Even if you ignore that ambiguity, and postulate two coordinate systems that are accelerating in the inertial sense but moving uniformly relative to each other, it would be misleading to say that "the laws of physics are the same in both of them", because the laws of physics would (in general) be constantly changing in both of them (as the rate of acceleration may be varying), so you would need to stipulate some correlation between the "nows" of the two systems, and these systems would be filled with fictitious forces. Not a very promising way of trying to clearly explain the foundations of special relativity.

Fredrik

Staff Emeritus
Gold Member
1) If two reference frames are in a constant rectilinear motion relative to one another, then the laws of physics take the same form in both of them.

2) If two reference frames are in a constant rectilinear motion relative to one another, then the speed of light in vacuum is the same for both of them (for an arbitrary emitting source).

The difference from the usual formulation is that I do not mention inertial/Galilean frames.
a frame of reference is made up of 3 measuring rods and a clock, so you can measure the speed of something as dr/dt, can you not?
If the situation isn't such that acceleration, gravity and the length and rigidity of the rods work together to ensure that the effects of acceleration and gravity can be neglected for practical purposes, then I don't know a procedure that can determine if the object we would like to think of as a measuring rod is straight. So the measurements you make this way are only going to assign coordinates as intended to events that are very close to the clock.

This makes it very difficult to assign a meaning to the statement that the frames are in constant rectilinear motion relative to one another. The first frame doesn't have a meaningful way to assign coordinates to the entire world line of the second clock, and vice versa.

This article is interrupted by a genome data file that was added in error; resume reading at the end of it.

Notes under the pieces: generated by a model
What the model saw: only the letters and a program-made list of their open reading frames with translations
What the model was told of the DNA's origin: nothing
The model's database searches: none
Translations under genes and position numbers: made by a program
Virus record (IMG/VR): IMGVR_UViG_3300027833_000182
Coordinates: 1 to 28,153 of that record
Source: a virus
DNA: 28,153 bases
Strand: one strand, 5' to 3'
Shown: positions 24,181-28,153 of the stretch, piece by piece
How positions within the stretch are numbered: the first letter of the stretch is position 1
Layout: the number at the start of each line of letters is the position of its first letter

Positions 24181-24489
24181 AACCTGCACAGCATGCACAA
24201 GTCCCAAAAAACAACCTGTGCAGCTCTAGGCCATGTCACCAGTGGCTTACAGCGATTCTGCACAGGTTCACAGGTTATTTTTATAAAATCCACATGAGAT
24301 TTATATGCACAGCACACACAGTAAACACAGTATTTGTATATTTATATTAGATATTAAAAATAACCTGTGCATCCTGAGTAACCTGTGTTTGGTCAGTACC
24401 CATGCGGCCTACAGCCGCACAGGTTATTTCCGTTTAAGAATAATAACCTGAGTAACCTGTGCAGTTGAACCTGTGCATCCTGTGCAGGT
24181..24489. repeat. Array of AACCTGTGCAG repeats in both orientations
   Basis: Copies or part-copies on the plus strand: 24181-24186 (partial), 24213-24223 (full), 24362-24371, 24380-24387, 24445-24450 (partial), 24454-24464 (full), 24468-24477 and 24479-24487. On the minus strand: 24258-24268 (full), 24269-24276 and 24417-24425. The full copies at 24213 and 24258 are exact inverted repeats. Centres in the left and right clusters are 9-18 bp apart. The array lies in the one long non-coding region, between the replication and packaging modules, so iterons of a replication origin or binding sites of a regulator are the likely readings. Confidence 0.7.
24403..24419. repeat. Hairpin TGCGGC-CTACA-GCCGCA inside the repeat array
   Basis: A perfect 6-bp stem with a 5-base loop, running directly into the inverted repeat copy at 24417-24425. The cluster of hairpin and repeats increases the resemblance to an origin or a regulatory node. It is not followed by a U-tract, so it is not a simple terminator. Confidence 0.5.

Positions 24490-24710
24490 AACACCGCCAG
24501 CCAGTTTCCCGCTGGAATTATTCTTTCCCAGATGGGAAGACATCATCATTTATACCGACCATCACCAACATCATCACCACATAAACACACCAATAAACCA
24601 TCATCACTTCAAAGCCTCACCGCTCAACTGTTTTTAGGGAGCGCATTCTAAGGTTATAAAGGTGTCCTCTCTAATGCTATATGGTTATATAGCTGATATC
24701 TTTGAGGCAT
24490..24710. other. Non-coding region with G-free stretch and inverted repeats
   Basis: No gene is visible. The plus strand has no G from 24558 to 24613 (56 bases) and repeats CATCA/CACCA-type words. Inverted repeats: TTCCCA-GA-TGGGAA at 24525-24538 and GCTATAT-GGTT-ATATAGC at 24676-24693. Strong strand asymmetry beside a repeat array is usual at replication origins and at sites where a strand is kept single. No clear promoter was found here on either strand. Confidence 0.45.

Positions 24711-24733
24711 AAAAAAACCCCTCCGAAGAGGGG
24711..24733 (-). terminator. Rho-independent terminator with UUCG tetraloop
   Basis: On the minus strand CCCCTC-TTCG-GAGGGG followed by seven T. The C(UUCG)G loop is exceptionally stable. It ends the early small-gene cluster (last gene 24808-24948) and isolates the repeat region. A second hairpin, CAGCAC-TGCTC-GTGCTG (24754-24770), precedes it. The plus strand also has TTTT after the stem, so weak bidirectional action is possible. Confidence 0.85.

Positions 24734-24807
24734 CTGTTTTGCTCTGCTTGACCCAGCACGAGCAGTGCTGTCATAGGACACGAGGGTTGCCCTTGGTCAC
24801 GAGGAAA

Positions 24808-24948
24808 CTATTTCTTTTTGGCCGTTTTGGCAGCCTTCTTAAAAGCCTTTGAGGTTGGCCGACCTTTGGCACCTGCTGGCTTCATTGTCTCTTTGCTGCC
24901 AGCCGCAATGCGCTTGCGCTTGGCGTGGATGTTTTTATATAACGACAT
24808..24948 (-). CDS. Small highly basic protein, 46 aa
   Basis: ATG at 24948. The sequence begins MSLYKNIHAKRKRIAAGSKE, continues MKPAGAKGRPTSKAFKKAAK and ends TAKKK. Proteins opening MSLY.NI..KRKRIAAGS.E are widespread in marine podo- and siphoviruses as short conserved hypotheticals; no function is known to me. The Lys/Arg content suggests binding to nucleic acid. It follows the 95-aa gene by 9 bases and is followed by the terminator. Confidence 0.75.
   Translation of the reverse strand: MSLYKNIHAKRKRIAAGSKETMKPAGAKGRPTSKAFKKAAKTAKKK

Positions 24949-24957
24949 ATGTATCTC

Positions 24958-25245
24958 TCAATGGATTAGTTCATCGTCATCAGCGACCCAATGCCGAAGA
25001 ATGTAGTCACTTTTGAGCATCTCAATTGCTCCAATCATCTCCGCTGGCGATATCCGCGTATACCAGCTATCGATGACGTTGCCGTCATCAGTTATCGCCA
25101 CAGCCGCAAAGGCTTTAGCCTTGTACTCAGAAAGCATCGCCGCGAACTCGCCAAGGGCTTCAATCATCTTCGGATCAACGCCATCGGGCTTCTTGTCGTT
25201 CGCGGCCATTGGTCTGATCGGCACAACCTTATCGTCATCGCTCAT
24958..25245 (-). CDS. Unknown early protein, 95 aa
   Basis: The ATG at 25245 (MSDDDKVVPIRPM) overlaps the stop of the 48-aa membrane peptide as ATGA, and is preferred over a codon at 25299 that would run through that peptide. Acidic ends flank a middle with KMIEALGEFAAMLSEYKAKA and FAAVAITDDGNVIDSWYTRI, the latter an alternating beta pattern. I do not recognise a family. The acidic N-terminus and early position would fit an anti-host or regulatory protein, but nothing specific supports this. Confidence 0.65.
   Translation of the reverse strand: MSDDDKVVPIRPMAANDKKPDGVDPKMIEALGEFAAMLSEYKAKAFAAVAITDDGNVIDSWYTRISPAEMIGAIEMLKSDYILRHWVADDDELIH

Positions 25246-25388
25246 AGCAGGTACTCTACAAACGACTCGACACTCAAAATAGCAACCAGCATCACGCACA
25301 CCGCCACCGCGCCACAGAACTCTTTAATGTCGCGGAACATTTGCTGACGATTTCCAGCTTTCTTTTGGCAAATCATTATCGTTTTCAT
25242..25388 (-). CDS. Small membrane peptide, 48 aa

Fredrik

Staff Emeritus
Gold Member
I think I should also include my standard comments about "derivations" of the Lorentz transformation from a set of "postulates":

The Lorentz transformation isn't actually derived from the postulates, but from mathematical statements that can be thought of as making the postulates precise.

These derivations are not the reason why SR is valid as a theory. It's perfectly fine (and in my opinion much better) to just state the mathematical definitions of Minkowski spacetime, proper time, etc. without any motivation, and then just write down the correspondence rules for length and time measurements.

The point of a derivation from postulates is to show how it's possible for someone who doesn't already know SR to come up with the idea to use Minkowski spacetime in a theory of physics. If it's a joint derivation of the formulas for Galilean boosts and Lorentz boosts, it also shows what SR and pre-relativistic physics have in common. It shows the place of Galilean spacetime and Minkowski spacetime in a hierarchy of models of spacetime that have been found to be useful.

bcrowell

Staff Emeritus
Gold Member